Monday 21 November 2011

Mandarin and Almond Cake with Cinnamon Syrup

Carol's Mandarin Cake made use of an abundance of Mandarins.


• 350g mandarins, skin on, quartered, seeds removed

• 1 3/4 cups caster sugar

• 3 fat cinnamon sticks

• 125g butter, softened

• 3 eggs

• 1 1/2 cups almond meal (ground almonds)

• 1/3 cup gluten-free cornflour (made from maize not wheat)

• Extra thin slices of mandarin for decoration 

• 2 tsp orange flower water for syrup

• Double cream to serve.


1. Preheat oven tp 180 degrees C/160 degrees C fan-forced. Grease a 6cm deep, 20cm(base) round cake pan. Line base and side with baking paper.

2. Combine mandarin, 1 cup sugar, cinnamon and 1 3/4 cups cold water in a saucepan over medium heat. Cook, stirring, for 5 minutes or until sugar dissolves. Bring to the boil. Boil, covered, for 15 minutes or until mandarin skin is tender. Remove mandarin with a slotted spoon. Process mandarin until almost smooth. Cool. Reserve syrup.

3. Meanwhile, using an electric mixer, beat butter and remaining sugar until pale and creamy. Add eggs, 1 at a time, beating well after each addition. Stir in almond meal, cornflour and mandarin puree. Pour mixture into prepared pan. Bake for 45 to 50 minutes or until a skewer inserted in the centre of the cake comes out clean.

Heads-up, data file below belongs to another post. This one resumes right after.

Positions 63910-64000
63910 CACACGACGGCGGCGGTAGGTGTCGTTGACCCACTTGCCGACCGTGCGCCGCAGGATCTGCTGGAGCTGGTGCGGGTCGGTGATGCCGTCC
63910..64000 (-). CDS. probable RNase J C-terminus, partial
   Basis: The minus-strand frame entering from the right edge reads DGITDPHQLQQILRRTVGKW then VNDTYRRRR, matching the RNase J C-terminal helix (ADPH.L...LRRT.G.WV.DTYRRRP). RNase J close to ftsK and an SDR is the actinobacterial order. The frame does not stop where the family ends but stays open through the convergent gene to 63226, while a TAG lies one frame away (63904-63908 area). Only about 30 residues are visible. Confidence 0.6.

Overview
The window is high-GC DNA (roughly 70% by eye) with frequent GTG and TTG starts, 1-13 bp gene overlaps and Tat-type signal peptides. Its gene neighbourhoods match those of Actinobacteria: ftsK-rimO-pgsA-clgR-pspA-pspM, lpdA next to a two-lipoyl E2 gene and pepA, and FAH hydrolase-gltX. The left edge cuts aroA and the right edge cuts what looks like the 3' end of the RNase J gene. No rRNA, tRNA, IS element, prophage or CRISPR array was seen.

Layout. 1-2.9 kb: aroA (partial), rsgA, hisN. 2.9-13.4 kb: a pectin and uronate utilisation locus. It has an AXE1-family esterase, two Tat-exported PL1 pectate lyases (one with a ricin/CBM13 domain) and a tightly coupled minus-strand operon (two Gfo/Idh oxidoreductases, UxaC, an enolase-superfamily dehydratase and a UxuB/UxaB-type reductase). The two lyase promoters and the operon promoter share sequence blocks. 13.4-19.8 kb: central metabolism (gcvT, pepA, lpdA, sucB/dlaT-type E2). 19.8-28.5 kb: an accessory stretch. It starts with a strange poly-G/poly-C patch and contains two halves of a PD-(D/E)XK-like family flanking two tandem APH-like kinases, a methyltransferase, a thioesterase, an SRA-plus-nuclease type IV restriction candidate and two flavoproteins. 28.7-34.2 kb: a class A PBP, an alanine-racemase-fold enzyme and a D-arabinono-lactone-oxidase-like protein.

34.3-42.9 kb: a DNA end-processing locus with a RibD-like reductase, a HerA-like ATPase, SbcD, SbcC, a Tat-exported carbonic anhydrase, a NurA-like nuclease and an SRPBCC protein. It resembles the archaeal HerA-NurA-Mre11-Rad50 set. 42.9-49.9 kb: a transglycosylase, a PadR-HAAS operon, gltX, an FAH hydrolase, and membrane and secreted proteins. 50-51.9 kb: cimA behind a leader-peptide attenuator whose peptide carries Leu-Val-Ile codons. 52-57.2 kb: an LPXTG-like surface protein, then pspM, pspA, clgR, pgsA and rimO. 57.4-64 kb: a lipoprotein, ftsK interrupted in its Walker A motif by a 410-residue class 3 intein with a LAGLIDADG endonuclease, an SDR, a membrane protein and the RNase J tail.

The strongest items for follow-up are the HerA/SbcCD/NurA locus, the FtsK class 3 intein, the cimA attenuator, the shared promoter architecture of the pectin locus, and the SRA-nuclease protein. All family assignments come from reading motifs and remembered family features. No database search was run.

4. Meanwhile, place mandarin slices (seeds removed - a bit tricky!), reserved syrup and orange flower water in a small saucepan. Place over medium heat. Cook gently for 5 to 7 minutes or until slightly thickened. Take the mandarin slices out of the thickened syrup if the cake isn't ready and put them to one side. If left in the syrup they start to fall to pieces when you go to place them on the cake. Can't have that if you want the cake to look 'beautiful'!